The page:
As the province of Buenos Aires becomes the first to legalise online gambling in Argentina, hopes are that others will follow in its footsteps. iGaming Times talks with Tomas Enrique Garcia Botta, local gaming lawyer at Marval, O’Farrell & Mairal, about the journey towards an open market, and the stakeholders vying for a cut.
Maria Eugenia Vidal, governor of Argentina’s largest province, finally out her pen to online gambling legislation in April, creating the second largest open market in Latin America.
The move not only brings regulated play to 18 million Argentinians but is widely hoped to trigger a domino effect of smaller neighbouring provinces following BA’s example.
Much is yet to be decided however, with the finer details of the licencing regime yet to be announced, and sport stakeholders who, having not been consulted, are now seeking additional concessions on top of an already stretched margin.
First of all, the tax rate is much higher than many had originally been assumed. What was slated as a 15 percent base rate on all online gambling products (which include sportsbooks, casino, horse-racing and virtual sports) is now significantly higher at 25 percent.
So far the licensing criteria includes 20 requirements, such as industry experience, data security and financial capacity. Applicants must also be able to show strict plans for responsible gambling and self-exclusion, and marketing that does not target minors.
However, the country’s football leagues, namely the Superliga and Argentine FA, are slighted at not being consulted on the matter, and are already threatening to derail proceedings if they aren’t financially compensated.
League bosses claim the gaming reforms are unconstitutional – given that the Cambiemos government instilled a new ‘National Sports Agency’ in January, which awards it authority on “all Argentine games of chance”.
Nicolas Russo, President of Lanus FC and a member of the AFA’s executive committee, said the league is planning on presenting an “alternative” model for gambling reforms to the Buenos Aires government – one that includes some form of formal compensation for football.
In chilling words, Russo said: “We do not rule out taking some measures of force.”
“It is not serious or fair to use football matches to bet, and that clubs do not charge a peso. Nobody consulted us on anything. We should be allowed to make a presentation to those who are driving reforms.”
But with the state already demanding 25 percent of revenues from operators, there may not be much more to go around.
Q&A: TOMAS ENRIQUE GARCIA BOTTA
iGAMING TIMES: How did the tax rate go up from 15 from 25 percent?
TOMAS GARCIA BOTTA: I’m afraid it was not a last minute change. The 25 percent rate comprises more than tax. Turnover tax rate is 15 percent. In addition eight percent will be passed to the Municipal Townships and the Province of Buenos Aires’ Treasury, and an additional two percent administrative fee will be passed to the regulator (the Buenos Aires Provincial Institute of Lottery and Casinos) and the remaining 15 percent is actual tax (Turnover Tax in force in the Province of Buenos Aires). To this overall 25 percent you will also need to add taxes in force at a federal level (such as Income Tax, etc).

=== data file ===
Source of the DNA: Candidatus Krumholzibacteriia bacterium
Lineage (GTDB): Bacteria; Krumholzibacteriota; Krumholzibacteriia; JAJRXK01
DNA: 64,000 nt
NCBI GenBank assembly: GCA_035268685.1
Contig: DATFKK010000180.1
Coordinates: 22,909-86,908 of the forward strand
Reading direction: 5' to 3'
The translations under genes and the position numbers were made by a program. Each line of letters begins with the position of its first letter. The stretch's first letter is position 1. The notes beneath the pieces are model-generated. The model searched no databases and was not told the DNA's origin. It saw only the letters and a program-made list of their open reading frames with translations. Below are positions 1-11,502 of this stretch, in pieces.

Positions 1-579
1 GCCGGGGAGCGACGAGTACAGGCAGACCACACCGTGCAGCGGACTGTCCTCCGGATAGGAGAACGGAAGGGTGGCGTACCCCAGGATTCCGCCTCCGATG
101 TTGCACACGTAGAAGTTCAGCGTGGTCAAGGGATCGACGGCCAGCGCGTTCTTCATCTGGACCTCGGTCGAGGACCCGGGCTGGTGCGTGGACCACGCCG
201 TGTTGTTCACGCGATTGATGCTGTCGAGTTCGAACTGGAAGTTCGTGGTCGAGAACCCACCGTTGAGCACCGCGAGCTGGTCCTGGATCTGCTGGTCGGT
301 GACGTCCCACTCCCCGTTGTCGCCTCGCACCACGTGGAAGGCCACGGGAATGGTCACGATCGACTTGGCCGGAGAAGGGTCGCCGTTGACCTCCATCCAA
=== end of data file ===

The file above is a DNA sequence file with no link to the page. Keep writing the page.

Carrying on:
iGT: How will the higher rate affect the success of the market, and could it impact on whether other provinces will follow BA in opening their markets?
TGB: I think the high tax rates may put some pressure over potential operators, who will have to analyze thoroughly the potential of the markets to be opened before joining the tender offer processes. However, the decision of other jurisdictions falling in line with the Province of Buenos Aires and the City of Buenos Aires will depend on the results of the tender offer processes and on whether these markets meet the estimations.
iGT: Argentina’s football leagues are apparently aggrieved at not having been consulted, and are now pushing to suspend the reforms. Do they have a constitutional argument here?
TGB: Not really. Competence to regulate online gaming/gambling belongs to the local jurisdictions and they are not obliged to give football clubs a participation in the process or the proceeds. In my view football clubs or any sport clubs may have intellectual property claim if the operators used the badges and names without their authorisation. I guess this is something that will be negotiated between the regulator and the clubs.
iGT: Could they win concessions in any case, such as the integrity fees leagues have been after in the US?
TGB: This will depend on the results of any measure clubs may adopt in the event they received no participation in the proceeds of online gaming/gambling. If the clubs are able to affect operators’ businesses, they may win some concessions from the regulator.
iGT: Are there any other stakeholders in the mix who may manage to warp the final regime?
TGB: Another issue that has not been tackled by the regulator of the Province of Buenos Aires is the participation of lottery agencies in connection with online gaming/gambling. This is an issue that may affect this whole process if it is not tackled timely and properly by the regulator.